Author Archive: Marie Corfield

Franklin Twp update: No, Ms. Stanley, it’s not your opinion. You’re just wrong

If you’ve been following the controversy over Franklin Township (Somerset) Board of Education President Ed Potosnak’s graduation speech last month, (Franklin Reporter here; Blue Jersey here, here, here; NJ.com here), you know that last night was the first board meeting after board member Patricia Stanley sent a letter to Ed, an openly gay man, and the rest of the board calling for his resignation because he dared to spend approximately 1:30 out of a seven and a half minute speech talking about how the Supreme Court decision on same-sex marriage-handed down that same day-affected his life.  

Update on One Parent vs. #OneNewark

Cross-posted from Marie Corfield. Promoted by Rosi.

Yesterday I wrote about Frankie Adao of Newark’s Parent Power Movement infiltrating a One Newark enrollment center to gain information for parents who are not being provided with it.

Frankie just posted this on Facebook (emphasis mine):

This is some of the crap charters in Newark are pulling. I also spoke to another parent at the Enrollment Center today. First her daughter, without parental guidance, picked where she wanted to go to high school. [This girl was on the] honor roll from 5th – 8th grade, but didn’t score too well on testing. One choice she picked was a charter. The charter told her she didn’t have the stamina to keep up with the pace of the school and would be best served in a traditional public school.

The struggle continues…

One Parent Investigates #OneNewark

Want to know what’s up? Follow the Newark Parent Power Movement on Facebook and Twitter @ParentPowerMov. Follow the Newark Students Union on Facebook and Twitter @NewarkStudents. Please also join the convo at @BlueJersey and @mariecorfield. Cross-posted with Marie Corfield and promoted by Rosi.

#PARENTPOWER

This is what parents in the state controlled Newark Public School District must resort to now that their children’s democratic right to a “thorough and efficient education” has been denied.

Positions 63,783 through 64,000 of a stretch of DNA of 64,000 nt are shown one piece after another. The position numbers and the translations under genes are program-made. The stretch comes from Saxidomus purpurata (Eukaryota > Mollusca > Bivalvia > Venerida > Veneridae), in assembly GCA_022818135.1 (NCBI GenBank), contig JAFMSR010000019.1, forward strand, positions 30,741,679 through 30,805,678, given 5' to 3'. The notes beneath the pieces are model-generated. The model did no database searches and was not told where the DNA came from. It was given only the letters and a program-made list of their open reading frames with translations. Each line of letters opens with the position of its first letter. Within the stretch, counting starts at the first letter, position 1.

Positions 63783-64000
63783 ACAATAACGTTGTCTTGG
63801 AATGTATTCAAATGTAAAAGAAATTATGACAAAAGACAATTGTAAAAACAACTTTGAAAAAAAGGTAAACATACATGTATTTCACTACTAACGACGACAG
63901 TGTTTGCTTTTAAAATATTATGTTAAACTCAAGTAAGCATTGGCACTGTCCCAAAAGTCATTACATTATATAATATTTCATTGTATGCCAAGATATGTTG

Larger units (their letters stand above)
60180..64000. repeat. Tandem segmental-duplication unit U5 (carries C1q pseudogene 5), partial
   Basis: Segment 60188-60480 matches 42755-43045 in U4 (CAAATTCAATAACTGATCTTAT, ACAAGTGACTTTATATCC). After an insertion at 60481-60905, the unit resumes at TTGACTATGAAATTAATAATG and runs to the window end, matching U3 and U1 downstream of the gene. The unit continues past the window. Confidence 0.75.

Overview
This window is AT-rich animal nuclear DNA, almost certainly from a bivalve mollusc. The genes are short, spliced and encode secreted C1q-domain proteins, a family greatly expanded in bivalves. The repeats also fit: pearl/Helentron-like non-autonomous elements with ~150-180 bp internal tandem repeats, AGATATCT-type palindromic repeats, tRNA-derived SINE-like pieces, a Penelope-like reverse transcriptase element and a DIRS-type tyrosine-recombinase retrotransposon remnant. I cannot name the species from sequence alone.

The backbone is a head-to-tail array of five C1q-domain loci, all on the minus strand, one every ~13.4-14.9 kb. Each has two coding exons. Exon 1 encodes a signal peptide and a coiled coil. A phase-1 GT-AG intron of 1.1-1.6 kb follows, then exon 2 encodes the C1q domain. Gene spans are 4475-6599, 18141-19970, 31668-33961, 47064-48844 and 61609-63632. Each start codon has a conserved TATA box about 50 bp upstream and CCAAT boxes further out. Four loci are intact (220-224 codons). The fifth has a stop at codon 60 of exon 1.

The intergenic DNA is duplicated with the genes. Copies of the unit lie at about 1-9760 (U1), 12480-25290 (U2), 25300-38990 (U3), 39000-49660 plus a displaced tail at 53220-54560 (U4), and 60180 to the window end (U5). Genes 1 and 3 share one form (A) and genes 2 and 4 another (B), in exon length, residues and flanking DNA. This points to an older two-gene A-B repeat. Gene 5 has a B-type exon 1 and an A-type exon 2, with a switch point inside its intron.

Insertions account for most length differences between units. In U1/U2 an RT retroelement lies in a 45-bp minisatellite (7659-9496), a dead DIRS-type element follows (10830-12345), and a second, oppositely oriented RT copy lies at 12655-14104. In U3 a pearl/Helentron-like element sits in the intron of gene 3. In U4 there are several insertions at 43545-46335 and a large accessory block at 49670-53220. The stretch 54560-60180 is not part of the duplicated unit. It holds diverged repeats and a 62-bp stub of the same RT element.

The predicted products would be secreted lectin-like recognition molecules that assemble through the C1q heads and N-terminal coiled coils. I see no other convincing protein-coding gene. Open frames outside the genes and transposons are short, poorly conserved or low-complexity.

Since its inception, embattled former Newark Superintendent Cami Anderson’s ill-conceived One Newark plan that was supposed to provide more school choice and ‘fix’ ‘failing schools’, has been an unmitigated disaster.

From increased segregation, to siblings being bussed to different schools all over the city, to punishing schools that serve a higher population of special needs students, to actually denying parents the right to send their children to the school of their choice, this bureaucratic nightmare has been roundly rejected by parents and students. And despite an Empirical Critique of One Newark by Rutgers University’s Dr. Bruce Baker and doctoral candidate Mark Weber (aka. Jersey Jazzman) highlighting the deep flaws and inequities of the program, it has been ‘damn the torpedos and full speed ahead’ at 2 Cedar Street.  

But Newark’s families never let up. Their vociferous protests were the driving force behind Anderson’s departure. And with her, they assumed would go One Newark. But such is not the case. As a new school year looms and a new superintendent (former NJ Education Commissioner Chris Cerf) takes the helm, school registrations began yesterday.  

Data does not a great teacher make

Cross-posted from Marie Corfield. Promoted by Rosi.

And so the data reporting begins.

The Star Ledger reported this weekend:

For the first time, New Jersey’s Department of Education will publish a centralized database with the aggregate teacher evaluation results for each school across the state.

The 2013-14 data, to be released next week, will not include performance ratings for specific teachers. But parents will be able to see how many teachers in a school received each of the four possible ratings, according to the state….Before 2013-14, teachers were essentially graded on a thumbs up or thumbs down system, based on a century-old law that required evaluations. Nearly 100 percent of teachers were deemed acceptable….More than 97 percent of New Jersey teachers received positive evaluation scores for 2013-14, the state announced in June (Hmmm… 97% isn’t that ‘nearly 100%’? Just sayin’.) But unlike previous years, the new system creates more distinction between perforance levels and allows the state to further analyze the data for useful trends.

For example, teachers in their first or second year were twice as likely to receive a “partially effective” review as more expereinced teachers.

Meanwhile, experienced teachers were twice as likely to get the highest rating. (emphasis mine)

Ah, ya gotta love the irony. Nothing screams, “We need excellent educators in every classroom!” like underfunding public education, piling enormous amounts of data collection and test prep on top of all the mountains of work classroom teachers already have, blaming, shaming, disrespecting, devaluing, under-paying, slashing and burning, VAM-ing and scaming us into thinking all of this is good ‘for the children’. No wonder 40-50% of educators leave the profession within the first 5 years.